Plant sale grows bursary fund

May 12, 2005, vol. 33, no. 2
By Carol Thorbes



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On May 18, as they have done for the past several springs, staff and faculty volunteers will transform the south lawn of Strand Hall into a colourful smorgasbord of gardening treats.

The proceeds of the annual plant sale will top up the SFU campus community bursary endowment fund. The plant sale's charter volunteers founded the investment eight years ago to help academically promising, but financially challenged students complete their university education.

“We have about $200,000 in the fund but we want to reach $1 million,” says SFU math lecturer Malgorzata Dubiel without batting an eyelash.

Dubiel, along with Kathy Heinrich, the former chair of what was SFU's mathematics and statistics department, first conceived of the endowment fund and its primary financial feeder, the plant sale, in the summer of 1996.

“I was admiring a beautiful perennial anemone at a reception at the president's residence,” remembers Dubiel, an ongoing plant sale volunteer.

“Mayling Stubbs, the wife of then-president Stubbs, gave me and Kathy a plant each. We talked about the natural generosity of gardeners and there and then, decided to use this generosity to benefit students by organizing a plant sale the following spring.”

Dubiel and Heinrich, now VP-academic at the University of Regina, say many unsung heroes are responsible for the plant sale's success, which has generated more than $30,000 in bursary awards for more than 30 students. “It's now six years since I left SFU,” says Heinrich, “and it is wonderful to know the sale and the endowment, like the plants themselves, continue to grow.”

Renaissance Café owner Parminder Parhar keeps the 40 to 50 volunteers plied with free coffee and goodies on plant sale day. The sale runs from 11 a.m. to 2:30 p.m.

Facilities management buildings and grounds superintendent Frank De Vita provides free labour to set the stage for the plant parade and keep it well watered.

Ken Knechtel, co-owner of Perennial Gardens, has donated an impressive hosta collection valued at $80 for raffles. Perennial helps fundraise for the endowment fund by donating 30 per cent of its sales at its premises on days designated as SFU days in September.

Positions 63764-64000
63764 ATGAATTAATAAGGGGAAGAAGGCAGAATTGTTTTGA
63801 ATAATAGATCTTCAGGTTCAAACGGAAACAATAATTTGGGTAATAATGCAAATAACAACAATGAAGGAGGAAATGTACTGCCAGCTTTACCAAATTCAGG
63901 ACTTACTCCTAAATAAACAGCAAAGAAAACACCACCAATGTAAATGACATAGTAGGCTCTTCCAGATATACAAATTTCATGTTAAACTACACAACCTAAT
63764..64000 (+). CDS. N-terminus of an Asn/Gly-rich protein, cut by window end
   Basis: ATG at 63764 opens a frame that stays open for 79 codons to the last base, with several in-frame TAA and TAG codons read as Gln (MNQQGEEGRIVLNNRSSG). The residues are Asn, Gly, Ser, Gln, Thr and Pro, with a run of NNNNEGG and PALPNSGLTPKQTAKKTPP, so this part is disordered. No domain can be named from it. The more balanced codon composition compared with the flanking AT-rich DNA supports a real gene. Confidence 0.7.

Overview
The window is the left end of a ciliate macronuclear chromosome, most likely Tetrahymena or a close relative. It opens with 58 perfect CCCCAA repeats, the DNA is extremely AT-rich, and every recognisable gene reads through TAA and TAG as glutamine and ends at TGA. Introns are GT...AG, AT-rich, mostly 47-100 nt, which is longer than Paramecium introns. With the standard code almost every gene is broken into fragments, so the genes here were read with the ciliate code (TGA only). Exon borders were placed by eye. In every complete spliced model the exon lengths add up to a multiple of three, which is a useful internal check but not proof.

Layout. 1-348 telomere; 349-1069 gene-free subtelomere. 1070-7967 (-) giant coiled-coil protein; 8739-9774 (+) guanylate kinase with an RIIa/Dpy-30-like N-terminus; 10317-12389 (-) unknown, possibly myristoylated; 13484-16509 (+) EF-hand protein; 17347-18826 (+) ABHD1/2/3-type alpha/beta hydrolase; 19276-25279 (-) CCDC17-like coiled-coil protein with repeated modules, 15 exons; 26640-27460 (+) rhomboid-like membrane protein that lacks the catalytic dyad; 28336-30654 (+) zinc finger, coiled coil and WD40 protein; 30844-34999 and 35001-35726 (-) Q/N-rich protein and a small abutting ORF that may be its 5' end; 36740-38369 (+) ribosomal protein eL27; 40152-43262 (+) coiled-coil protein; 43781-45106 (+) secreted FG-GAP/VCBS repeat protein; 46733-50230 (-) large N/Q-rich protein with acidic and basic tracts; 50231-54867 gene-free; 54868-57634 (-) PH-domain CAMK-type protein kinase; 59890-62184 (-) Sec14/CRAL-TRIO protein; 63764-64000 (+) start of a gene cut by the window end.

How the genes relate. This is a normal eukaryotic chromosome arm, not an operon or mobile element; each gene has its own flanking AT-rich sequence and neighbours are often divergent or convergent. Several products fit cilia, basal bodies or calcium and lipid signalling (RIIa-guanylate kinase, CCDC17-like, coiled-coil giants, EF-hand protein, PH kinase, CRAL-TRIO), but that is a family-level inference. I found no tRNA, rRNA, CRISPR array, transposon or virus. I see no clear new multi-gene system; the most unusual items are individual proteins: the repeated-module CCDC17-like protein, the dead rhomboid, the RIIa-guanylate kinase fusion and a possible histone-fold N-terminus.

Como Lake Garden Centre owner Bill Pastorek gets up at 4 a.m. to attend a plant auction in Burnaby. He applies his 21 years of gardening acumen to getting a $1,500 deal on about a thousand reliable flowers for the plant sale. “Bill walks through the entire warehouse before the auction begins,” says Janis Horne, director of alumni relations and a plant sale charter volunteer. “Bill really knows which bargains to wait for and grab at the auction.”

There are also individuals whose passion for gardening and giving are inextricably intertwined. SFU senator Valerie Dunsterville grows hundreds of perennials that she donates to the plant sale, and secures the voluntary participation of master gardeners on sale day. Retired SFU psychology professor Vito Modigliani, who is now a special adviser in student services, pots about 200 plants in what he and his wife Heather Rhodes call their gardening lab.

Modigliani's pride and joy is a little deep purple Geranium phaeum, which he bought at the first plant sale.

“That plant has been flowering in my garden ever since,” says Modigliani. “Many of its descendants have been sold at successive plant sales. I'll have a few phaeums up for sale again this year.”

This year's plant sale will feature a mini-E-Bay style silent auction instead of the raffle sale. Bidders can log onto www.sfu.ca/campus-activity/plantsale where they can review 60 plant items, valued at $4,000 collectively, and electronically bid on their selected item.

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